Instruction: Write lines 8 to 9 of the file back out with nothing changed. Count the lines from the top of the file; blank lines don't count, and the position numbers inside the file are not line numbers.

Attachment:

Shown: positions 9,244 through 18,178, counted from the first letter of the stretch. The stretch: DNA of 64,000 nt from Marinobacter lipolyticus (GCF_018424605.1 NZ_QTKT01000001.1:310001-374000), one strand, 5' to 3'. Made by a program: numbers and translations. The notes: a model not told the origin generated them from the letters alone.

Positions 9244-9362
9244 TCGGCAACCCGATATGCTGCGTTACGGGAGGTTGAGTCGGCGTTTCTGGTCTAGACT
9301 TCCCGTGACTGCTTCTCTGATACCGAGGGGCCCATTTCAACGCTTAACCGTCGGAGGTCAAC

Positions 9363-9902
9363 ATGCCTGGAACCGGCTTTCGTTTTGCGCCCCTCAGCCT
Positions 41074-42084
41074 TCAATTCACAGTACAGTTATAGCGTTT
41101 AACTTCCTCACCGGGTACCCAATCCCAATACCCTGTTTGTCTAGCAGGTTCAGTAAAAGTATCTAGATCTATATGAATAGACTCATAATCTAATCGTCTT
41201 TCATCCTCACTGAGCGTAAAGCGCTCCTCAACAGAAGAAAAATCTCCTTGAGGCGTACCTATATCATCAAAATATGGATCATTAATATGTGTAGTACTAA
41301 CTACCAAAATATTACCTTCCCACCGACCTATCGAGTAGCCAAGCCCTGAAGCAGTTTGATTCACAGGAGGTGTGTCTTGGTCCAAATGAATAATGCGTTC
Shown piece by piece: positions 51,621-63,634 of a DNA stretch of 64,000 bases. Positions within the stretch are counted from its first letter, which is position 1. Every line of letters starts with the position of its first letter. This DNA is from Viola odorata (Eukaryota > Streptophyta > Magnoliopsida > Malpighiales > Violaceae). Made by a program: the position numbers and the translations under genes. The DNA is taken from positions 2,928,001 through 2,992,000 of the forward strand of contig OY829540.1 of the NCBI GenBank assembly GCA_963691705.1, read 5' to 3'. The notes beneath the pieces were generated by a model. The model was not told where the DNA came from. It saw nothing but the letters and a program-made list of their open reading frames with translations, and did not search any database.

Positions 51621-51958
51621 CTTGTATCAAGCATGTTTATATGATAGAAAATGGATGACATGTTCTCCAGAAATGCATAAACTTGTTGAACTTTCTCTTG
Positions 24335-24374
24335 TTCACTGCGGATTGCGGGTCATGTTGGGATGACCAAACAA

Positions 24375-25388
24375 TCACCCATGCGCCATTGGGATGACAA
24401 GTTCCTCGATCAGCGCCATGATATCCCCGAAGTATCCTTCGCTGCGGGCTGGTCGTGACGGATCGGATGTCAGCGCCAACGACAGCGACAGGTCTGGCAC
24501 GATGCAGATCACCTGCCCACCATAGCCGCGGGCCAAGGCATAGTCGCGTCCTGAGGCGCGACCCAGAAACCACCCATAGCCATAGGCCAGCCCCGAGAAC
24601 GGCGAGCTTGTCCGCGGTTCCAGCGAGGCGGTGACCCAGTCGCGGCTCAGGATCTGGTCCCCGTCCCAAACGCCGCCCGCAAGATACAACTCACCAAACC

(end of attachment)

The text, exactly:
41074 TCAATTCACAGTACAGTTATAGCGTTT
41101 AACTTCCTCACCGGGTACCCAATCCCAATACCCTGTTTGTCTAGCAGGTTCAGTAAAAGTATCTAGATCTATATGAATAGACTCATAATCTAATCGTCTT